Entering a new reality: a gaming experience like no other


Reanna Comiso, Features Editor

When they were still students at the College of Dupage (COD), Sam Wohlrab and Tucker Wolf never thought two people could work so well together. It was not until they teamed up as alumni to create an immersive gaming experience that they realized  they had the ability to make something great.

Wohlrab and Wolf created a virtual reality video gaming experience under the working title “Paths to Power.” The two have been creating this game independently, where Wohlrab is in-charge of coding and Wolf created the 3D models.

“When you find people that you generally connect with, you make things that are incredible,” said Wolf.

The duo, who both partook in the Game Design program at COD, focus on taking traditional ideas from mythology, religion and various other games and putting their own spin on it.

“Virtual reality is enough of a difference to set the game apart from others,” said Wolf.

Virtual reality is a computer-generated experience that immerses users using senses and perception, taking players to imaginary environments. Players are able to become immersed in the games through the use of virtual reality headsets that cover the eyes, allowing them to see the virtual environments first hand. They can also interact with and explore the environment in a way that traditional video games do not allow.

“Paths to Power” sets players into a mythical world where they must interact with their environment and walk one of two paths: good or evil. Players are able to train their magic, fight the undead and explore various dungeons.

The game takes on many ideas from mythology and religion. Players get the chance to talk to Egyptian deities, explore pyramids and interact with “beings in the sky.”

Like anything, the two voice different challenges within their development. Wohlrab is an employee at COD, and Wolf is currently a student at Elmhurst College, which can add hurdles to the game development. They have both spent many late nights working on the game, coming up with new ideas and perfecting what they have already created.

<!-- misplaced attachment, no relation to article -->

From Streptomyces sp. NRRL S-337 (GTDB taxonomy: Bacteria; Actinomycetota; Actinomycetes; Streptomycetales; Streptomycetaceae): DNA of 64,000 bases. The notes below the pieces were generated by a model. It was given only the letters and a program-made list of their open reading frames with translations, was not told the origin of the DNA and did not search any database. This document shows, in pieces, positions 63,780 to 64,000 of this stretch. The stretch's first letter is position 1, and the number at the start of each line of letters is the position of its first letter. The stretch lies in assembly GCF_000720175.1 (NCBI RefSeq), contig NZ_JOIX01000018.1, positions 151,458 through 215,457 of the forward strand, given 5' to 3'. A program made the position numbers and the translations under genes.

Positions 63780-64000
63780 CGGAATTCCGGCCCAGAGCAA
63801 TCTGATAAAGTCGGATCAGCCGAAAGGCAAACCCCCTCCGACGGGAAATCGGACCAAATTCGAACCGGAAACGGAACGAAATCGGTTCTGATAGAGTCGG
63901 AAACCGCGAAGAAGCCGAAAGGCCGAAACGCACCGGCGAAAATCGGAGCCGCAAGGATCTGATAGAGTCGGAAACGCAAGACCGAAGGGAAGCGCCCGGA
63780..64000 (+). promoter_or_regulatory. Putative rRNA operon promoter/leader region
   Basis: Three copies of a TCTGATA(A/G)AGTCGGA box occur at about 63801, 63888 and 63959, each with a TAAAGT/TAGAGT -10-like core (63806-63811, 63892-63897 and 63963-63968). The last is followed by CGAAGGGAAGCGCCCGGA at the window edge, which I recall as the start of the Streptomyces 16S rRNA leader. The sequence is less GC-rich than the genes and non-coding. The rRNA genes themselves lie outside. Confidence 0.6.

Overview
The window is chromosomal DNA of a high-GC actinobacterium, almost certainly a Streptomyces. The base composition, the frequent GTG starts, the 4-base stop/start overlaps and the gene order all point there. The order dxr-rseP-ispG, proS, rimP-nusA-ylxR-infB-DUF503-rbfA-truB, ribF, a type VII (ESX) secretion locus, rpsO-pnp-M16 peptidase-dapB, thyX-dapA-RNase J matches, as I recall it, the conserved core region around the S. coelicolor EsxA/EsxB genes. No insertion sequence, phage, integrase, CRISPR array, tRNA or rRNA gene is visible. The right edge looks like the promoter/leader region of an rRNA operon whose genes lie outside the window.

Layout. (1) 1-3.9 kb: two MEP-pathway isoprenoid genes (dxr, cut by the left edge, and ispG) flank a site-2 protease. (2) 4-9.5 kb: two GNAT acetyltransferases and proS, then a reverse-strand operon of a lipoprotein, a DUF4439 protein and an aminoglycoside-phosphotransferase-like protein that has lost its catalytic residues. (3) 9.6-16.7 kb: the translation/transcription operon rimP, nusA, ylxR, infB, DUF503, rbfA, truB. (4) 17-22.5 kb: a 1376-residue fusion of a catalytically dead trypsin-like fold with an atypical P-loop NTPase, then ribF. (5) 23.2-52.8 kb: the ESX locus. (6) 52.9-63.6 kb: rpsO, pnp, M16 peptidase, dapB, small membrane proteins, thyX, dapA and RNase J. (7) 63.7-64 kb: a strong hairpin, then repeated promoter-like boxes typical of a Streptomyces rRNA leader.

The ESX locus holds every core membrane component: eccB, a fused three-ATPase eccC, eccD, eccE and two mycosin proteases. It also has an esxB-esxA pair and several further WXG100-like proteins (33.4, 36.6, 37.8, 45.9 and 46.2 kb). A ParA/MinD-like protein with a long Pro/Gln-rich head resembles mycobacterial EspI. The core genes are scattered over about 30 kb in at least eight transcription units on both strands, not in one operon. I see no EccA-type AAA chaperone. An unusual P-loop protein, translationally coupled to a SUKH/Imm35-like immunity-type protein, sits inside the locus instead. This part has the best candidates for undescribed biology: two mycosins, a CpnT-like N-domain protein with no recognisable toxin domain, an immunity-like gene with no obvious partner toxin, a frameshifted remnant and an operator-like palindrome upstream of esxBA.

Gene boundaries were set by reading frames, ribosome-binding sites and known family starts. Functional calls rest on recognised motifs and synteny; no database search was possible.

“It is great because with virtual reality development, we can get on any type of voice chat software, and we can collaborate anywhere on earth,” said Wolf.

Wohlrab and Wolf have only been working on the game for about a month in their spare time, but the results are already paying off.

“The most impressive thing is putting the headset on and [the game] works,” said Wohlrab. “When it finally comes together, it becomes a game and not a hundred individual pieces.”

“Paths to Power” is only the second game the two have produced together. Working with a larger group, Wolf and Wohlrab met when they were creating a game called “Fracture,” where players got to experience what it would be like to have Alzheimer’s disease.

The game won a gold medal in Interactive Application and Video Game Development (College Division) at the 2017 SkillsUSA National Leadership Conference, where more than 3,000 high schools and colleges competed.

It was fun, but I feel like we have improved immensely since then,” said Wohlrab.

“Paths to Power” is still a work in progress, but Wohlrab and Wolf are expecting to release an alpha, an early “preview” of the game, to the public in August. Despite being showcased as only a demo up to this point, the game has generated attention. At STEMcon 2018, the game drew in crowds of people. At one point 60 people were lined up to play the game.

The demo allows players to learn the basics of the game: how to move, pick up items and fight villains. Everywhere the player turns, they get to experience things constantly happening in the background, such as butterflies in the distance. It is important that players do not get too distracted by these experiences, as “skeletons” and other undead beings can appear at any time.

“When you first start the game, it is going to be a very chaotic experience,” said Wolf. “It is going to throw people and confuse people, but it will also entice people to want to know more about the story line.”

In the future, the two hope to create a Gofundme so they can devote more time toward game development. They also hope for a full game release on Steam within the year and continue working as independent game developers under the name “Samori Productions.”

“Once things start working, it is a huge payoff,” said Wolf. “You get a huge sense of accomplishment.”